‘Kingdom of Cards’ musical a delight to watch


PALO ALTO, California:  EnActes elegant dance drama, “Kingdom of Cards” translated in English by William Radice, from “Tasher Desh”, penned by Nobel Laureate Rabindranath Tagore in 1933 was presented at Cubberly Theater in Palo Alto, and is a delight to witness. The contemporary relevance of the musical views the role of tyranny and authoritarianism in society and the outcome when it is turned on its head which allows celebration of freedom of expression, thought and actions.

This presentation fits Enacte’s theme for this year “The Music in our Souls” like a glove. The bard that wrote this piece embraces both music and soul in his prolific writings, and director Ranjita Chakravarty does complete justice to the sentiments with some directorial liberties.DSC 3181

A restless adventure desiring Prince (Varun Arvind), suffocated by his regulated life, sets out to seek treasures in newness (“nobina”), and after being shipwrecked lands in a strange land of walking, talking card people who distrust foreigners. These lifeless puppets adhere to rules without comprehension and believe that free movement is dangerous. The clear parallel to a fascist regime in all its forms is unmistakable, and the audience is pulled into a satirical charade of a kingdom where even the king and his courtiers are bewildered by their own mindless rules. The Prince seizes the opportunity to strip this outward appearance and reveal the inner life of the denizens. In a somewhat Shakespearean manner, through playful mischief and chaos, the Prince, and his companion (Chaitanya Godsay) fill the heavy, somber air of the land with gaiety and laughter.

The precise box like movements, emotionless facial and vocal expressions executed flawlessly by the card ensemble depicted the controlled lives they led in the Kingdom of cards. Subtle changes appear in the demeanor, visage and attire of the cards once the Prince’s scrutiny forces them to realize their true selves – colorful scarves, headbands, smiles, laughter, freer movements, appreciation of nature, rebellion, and ultimately expressions of love at first subdued, then, bolder, even between women. Tagore came through again with women being the major change maker, starting with the Queen who blesses the Prince to go seek his passion, and then by the women citizens of the Kingdom of Cards, including their queen who falls under the spell of distraction too.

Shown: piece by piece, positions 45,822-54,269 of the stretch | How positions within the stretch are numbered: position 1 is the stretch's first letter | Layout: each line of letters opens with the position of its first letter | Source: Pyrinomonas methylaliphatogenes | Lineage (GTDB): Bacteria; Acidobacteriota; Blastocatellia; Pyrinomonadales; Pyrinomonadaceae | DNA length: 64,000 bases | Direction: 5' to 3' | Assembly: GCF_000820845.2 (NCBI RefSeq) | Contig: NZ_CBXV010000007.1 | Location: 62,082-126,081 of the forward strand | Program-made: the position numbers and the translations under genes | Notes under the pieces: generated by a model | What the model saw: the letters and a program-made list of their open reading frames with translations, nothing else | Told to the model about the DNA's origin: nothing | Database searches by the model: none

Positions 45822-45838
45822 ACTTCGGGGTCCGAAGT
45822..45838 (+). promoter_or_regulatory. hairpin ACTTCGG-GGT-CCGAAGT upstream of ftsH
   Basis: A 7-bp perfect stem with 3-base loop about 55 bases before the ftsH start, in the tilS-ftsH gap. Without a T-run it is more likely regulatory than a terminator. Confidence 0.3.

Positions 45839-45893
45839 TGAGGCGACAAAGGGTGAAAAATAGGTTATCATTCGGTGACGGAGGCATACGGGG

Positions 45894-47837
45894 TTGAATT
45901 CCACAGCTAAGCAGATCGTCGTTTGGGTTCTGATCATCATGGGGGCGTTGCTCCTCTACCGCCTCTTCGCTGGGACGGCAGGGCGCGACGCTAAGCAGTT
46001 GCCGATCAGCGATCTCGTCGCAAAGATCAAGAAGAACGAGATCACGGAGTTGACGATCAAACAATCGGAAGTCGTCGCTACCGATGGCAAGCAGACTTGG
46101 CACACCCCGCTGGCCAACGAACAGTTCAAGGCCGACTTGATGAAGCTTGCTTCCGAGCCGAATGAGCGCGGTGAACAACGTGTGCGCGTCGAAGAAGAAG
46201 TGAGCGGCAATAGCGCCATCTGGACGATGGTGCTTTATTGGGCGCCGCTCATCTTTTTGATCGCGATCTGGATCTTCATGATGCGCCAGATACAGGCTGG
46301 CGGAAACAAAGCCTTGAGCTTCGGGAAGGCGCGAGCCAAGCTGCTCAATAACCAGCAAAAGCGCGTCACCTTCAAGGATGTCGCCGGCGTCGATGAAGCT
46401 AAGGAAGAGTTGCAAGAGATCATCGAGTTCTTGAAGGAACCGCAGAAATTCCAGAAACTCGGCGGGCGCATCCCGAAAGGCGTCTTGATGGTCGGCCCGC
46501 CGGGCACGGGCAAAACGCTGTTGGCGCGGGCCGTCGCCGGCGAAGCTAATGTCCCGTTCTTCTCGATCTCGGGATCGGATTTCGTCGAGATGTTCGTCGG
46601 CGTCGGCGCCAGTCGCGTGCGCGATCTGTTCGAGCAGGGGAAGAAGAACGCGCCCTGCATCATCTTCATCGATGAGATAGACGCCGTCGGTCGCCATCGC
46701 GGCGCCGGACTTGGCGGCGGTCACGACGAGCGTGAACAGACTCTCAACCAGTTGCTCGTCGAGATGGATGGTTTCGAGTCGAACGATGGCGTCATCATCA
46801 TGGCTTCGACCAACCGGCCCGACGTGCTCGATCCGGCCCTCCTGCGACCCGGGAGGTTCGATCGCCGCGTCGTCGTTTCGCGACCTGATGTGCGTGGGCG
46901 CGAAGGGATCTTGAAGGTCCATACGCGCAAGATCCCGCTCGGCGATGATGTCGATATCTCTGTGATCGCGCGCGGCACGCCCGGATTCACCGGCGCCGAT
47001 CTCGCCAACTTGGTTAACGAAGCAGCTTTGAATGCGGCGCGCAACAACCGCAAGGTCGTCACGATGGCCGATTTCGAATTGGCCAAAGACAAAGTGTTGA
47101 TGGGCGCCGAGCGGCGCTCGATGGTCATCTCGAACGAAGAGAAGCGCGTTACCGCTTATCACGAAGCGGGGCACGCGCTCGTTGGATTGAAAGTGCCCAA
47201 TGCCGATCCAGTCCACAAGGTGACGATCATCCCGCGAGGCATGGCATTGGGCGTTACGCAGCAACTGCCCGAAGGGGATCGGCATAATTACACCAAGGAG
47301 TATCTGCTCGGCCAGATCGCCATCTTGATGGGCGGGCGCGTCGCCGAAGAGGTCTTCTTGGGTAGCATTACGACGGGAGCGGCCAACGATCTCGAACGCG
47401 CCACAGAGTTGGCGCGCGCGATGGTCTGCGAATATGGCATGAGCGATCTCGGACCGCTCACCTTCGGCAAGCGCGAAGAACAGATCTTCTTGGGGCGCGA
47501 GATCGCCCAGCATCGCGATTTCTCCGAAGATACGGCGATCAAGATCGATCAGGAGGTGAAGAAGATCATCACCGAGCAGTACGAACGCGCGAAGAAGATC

DSC 3043Vignettes of cavorting, frolicking, happily and easily transformed card people while pleasing would have benefited from brevity. A poignant moment with a card trio who defer to this change as there is fear of the sorrow that will become theirs upon conversion, peeks into the divided mindsets of the cards. Allowing innate desire to overcome the regimented existence brings about the final change.

Artistic elements are plentiful on stage – the swaying boat rides, including the raging storm choreographed by the talented Sanjib Bhattaharya, haunting music and songs with one liners in Bengali displayed a contemporary take on Tagore’s brilliance by Siddhartha Chattopadhyay preserved the authentic flavor. Pleasing transitions and anchor points moved the story gracefully to its conclusion. Art and reality are truly intertwined; each tells the story of the other in this charming production.DSC 3053

0 - 0

Thank You For Your Vote!

Sorry You have Already Voted!